You’re probably on a pretty similar level of intellectual, social, and emotional maturity to your friends or co-workers who have a couple of years on you, or vice versa. At older ages, the margin of difference in maturity is negligible – but – when it comes to children, maturity is constantly evolving, and even small age differences have huge impacts, making their school starting age an important social, academic and athletic development consideration.
If your child is above the age of three, think about how incredibly different they were than just six months ago, much less a year ago. In a similar vein, a child who turns five a month before beginning school is at a major disadvantage when compared to the child who turns six a week or so into the school year. After all, the second kid has nearly a year of life on the first which, at this stage, is nearly 20% of their little lives. The developmental differences are bound to be huge.
The younger child is bound to have a more difficult time. A year less of experience living in the world and being a person correlates to less maturity, a lack of self-control and a decreased ability to pay attention for long periods of time.
A recent study by researchers from Harvard Medical School published in The New England Journal of Medicine shows that kids whose school starting age were younger than their peers face more challenges than simply struggling with maturity, self-control and paying attention. They also face a higher occurrence of ADHD diagnosis.
In examining a large sample of children in US states with a Sept. 1 school starting age cutoff, researchers found that children born in August were 34% more likely to receive an ADHD diagnosis and treatment compared to their older classmates.
The researchers used the records of a large insurance database to follow more than 407,000 elementary school children born between 2007 and 2009, until the end of 2015. They compared the difference in ADHD diagnosis by birth month—the young ones born in August versus the older ones born in September. The 34% increase in ADHD diagnosis was astounding.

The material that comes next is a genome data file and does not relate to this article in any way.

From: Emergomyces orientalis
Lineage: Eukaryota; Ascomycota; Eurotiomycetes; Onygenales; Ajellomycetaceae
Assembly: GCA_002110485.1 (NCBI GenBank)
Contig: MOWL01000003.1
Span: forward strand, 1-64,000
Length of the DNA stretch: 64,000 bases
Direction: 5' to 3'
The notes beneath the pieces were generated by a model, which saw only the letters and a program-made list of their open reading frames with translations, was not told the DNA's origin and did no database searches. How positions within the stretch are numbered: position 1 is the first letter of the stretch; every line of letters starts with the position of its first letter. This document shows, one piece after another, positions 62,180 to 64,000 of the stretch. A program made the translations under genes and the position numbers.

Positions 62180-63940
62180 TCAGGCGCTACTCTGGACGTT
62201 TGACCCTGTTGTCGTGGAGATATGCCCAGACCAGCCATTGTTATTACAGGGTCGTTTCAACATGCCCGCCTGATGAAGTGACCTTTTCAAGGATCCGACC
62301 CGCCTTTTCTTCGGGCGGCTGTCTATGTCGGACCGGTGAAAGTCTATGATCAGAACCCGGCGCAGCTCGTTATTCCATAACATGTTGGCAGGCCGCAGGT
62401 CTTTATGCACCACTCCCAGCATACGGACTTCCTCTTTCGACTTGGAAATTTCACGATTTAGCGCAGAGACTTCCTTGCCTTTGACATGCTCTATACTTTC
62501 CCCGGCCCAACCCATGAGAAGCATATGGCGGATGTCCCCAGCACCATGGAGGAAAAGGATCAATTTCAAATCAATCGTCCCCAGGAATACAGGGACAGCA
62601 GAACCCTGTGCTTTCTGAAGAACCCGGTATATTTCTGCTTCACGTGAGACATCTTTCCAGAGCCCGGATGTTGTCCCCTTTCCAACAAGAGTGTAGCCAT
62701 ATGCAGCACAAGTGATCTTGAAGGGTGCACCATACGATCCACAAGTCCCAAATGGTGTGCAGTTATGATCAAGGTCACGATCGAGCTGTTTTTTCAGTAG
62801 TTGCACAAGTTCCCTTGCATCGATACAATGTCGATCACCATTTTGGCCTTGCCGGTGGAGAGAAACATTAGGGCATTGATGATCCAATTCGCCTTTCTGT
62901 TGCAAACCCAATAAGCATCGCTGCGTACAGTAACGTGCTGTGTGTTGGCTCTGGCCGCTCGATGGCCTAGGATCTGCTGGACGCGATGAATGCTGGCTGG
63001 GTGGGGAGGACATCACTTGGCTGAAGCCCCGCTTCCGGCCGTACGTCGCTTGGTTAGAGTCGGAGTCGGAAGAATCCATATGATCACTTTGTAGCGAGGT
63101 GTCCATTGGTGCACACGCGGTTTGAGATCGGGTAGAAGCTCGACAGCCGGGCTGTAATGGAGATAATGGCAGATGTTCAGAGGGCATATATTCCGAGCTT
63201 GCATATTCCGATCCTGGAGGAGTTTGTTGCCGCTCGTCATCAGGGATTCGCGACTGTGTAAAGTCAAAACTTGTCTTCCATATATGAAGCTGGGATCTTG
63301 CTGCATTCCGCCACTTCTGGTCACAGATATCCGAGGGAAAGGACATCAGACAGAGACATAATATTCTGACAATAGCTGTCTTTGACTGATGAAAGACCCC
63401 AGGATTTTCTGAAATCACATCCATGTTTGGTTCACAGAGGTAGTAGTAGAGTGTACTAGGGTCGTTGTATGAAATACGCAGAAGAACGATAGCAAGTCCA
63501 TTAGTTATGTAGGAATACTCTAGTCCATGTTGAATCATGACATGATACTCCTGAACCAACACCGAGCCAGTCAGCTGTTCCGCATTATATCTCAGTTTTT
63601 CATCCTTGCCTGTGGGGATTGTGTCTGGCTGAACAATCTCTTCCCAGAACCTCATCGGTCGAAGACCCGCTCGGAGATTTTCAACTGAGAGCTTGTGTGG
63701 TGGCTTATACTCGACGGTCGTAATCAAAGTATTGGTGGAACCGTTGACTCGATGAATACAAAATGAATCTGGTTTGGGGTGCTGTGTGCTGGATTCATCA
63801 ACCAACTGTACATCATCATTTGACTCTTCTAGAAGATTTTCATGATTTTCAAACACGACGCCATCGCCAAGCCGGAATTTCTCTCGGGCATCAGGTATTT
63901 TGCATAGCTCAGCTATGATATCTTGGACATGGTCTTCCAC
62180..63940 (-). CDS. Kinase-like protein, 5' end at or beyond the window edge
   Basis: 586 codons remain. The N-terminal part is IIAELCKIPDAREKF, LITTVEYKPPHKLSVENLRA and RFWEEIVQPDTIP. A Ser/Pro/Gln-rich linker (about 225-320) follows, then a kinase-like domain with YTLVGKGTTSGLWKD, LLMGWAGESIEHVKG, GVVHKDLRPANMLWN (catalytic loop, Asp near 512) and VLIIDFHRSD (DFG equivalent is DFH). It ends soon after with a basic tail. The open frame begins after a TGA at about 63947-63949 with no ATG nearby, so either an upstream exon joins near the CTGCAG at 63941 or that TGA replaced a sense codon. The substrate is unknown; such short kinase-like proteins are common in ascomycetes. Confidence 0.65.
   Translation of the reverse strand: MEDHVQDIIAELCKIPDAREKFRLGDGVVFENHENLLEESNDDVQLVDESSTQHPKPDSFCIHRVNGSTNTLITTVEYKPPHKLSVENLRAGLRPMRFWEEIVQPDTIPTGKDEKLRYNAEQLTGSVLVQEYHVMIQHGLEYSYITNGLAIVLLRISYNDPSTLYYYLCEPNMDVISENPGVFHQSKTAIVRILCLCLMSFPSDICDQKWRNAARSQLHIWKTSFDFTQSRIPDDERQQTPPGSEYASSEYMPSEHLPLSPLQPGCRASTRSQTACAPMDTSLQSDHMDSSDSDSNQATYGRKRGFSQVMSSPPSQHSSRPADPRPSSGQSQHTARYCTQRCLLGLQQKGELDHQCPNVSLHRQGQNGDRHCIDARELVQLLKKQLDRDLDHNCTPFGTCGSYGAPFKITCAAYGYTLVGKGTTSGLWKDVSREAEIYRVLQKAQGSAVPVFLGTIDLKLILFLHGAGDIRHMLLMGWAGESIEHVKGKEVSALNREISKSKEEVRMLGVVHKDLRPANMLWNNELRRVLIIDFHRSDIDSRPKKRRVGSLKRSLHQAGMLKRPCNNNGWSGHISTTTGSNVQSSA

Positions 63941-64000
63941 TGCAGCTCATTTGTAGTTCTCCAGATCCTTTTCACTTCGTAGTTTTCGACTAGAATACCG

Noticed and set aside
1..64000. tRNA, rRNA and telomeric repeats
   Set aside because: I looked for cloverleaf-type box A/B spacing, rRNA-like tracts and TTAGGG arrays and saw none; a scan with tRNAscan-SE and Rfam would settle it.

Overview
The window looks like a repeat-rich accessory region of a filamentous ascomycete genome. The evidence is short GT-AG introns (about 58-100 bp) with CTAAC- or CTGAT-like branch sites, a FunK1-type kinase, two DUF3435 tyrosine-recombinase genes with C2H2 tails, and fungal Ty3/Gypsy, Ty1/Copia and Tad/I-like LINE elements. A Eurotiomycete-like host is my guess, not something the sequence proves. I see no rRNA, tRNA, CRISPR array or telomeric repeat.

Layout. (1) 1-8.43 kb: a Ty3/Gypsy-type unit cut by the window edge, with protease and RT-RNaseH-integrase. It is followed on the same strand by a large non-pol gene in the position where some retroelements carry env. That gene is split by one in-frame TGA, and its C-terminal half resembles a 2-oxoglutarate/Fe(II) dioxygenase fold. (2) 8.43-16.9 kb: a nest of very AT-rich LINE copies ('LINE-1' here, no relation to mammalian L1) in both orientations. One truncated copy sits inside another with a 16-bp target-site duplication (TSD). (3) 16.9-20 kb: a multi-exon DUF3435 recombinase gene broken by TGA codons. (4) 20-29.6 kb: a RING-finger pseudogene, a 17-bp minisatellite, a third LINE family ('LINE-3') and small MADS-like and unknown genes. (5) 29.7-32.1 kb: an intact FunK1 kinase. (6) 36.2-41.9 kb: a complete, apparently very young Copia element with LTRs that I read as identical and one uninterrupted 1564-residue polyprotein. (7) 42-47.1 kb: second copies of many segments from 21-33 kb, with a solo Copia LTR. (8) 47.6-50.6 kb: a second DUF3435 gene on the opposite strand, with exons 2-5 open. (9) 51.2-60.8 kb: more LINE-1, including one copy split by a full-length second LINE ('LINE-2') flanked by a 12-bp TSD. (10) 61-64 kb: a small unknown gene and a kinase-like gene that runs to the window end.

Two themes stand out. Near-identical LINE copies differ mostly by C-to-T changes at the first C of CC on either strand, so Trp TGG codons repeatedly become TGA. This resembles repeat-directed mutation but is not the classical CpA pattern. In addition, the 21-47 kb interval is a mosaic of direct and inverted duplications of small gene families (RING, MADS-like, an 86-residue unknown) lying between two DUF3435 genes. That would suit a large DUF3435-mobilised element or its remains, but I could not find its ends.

“Our findings suggest the possibility that large numbers of kids are being over-diagnosed and over-treated for ADHD because they happen to be relatively immature compared to their older classmates in the early years of elementary school”, said the study’s lead author Timothy Layton in a statement.
A quick reminder as to what ADHD is: Attention Deficit Hyperactivity Disorder (ADHD) is a chronic neurobiological disorder that affects the brain structurally and chemically, as well as the ways in which various parts of the brain communicate with one another. For boys, the symptoms tend to include hyperactivity and inattention. For girls, ADHD often results in a tendency towards daydreaming and trouble following instructions.
The rate of diagnosis for ADHD has doubled in the past 20 years. Researchers suspect that the diagnosis rate is definitely due in part to better recognition of the disorder and a genuine increase in the prevalence of the condition – but they also think misdiagnosis is likely at play.
So is this a good case for extending your child’s school starting age?
Coupled with research suggesting that enrolling kids into school early hurts them academically and emotionally, it probably is. A 2017 working paper from researchers at the University of Toronto, Northwestern University, and University of Florida found that a sampling of children in Florida with August birthdays and a September 1st cutoff (making them younger) had worse elementary school test scores, were less likely to attend college, and more likely to be put in jail for a juvenile crime. This research remained true regardless of parents’ education level, income. Furthermore, multiple studies have found that children born in September have a sporting advantage over children born in August because they have nearly a whole extra year to grow and develop.
Holding kids back is not only less detrimental than starting them early, but also has been found to have benefits. A 2015 study from Stanford University showed that Danish kids who postponed starting school for up to one year showed dramatically higher levels of self-control. Rates of inattention and hyperactivity were reduced by 73% for those who waited. The author of that paper stated that the effect withstood the test of time. At age 11, those whose schooling had been postponed still had either average or lower-than-average scores of inattention or hyperactivity. “We were a bit surprised at how persistent the effect was,” said Thomas Dee, one of the co-authors and a Stanford Graduate School of Education professor.
To put the school starting age to test, we can look to countries like Finland and Germany, where it’s customary for kids to start school relatively late. Kids do not seem to fare worse later in life: Finland scores well in international tests of 15-year-olds.
Though when a child starts school is a big, multi-dimensional decision based on a wide range of factors and may not be a choice for certain parents, the diagnosis of ADHD is a simpler topic to breach. When thinking about whether to look into ADHD diagnosis, take the child’s age relative to his or her peers in the same grade into consideration as well as the reasons for referral.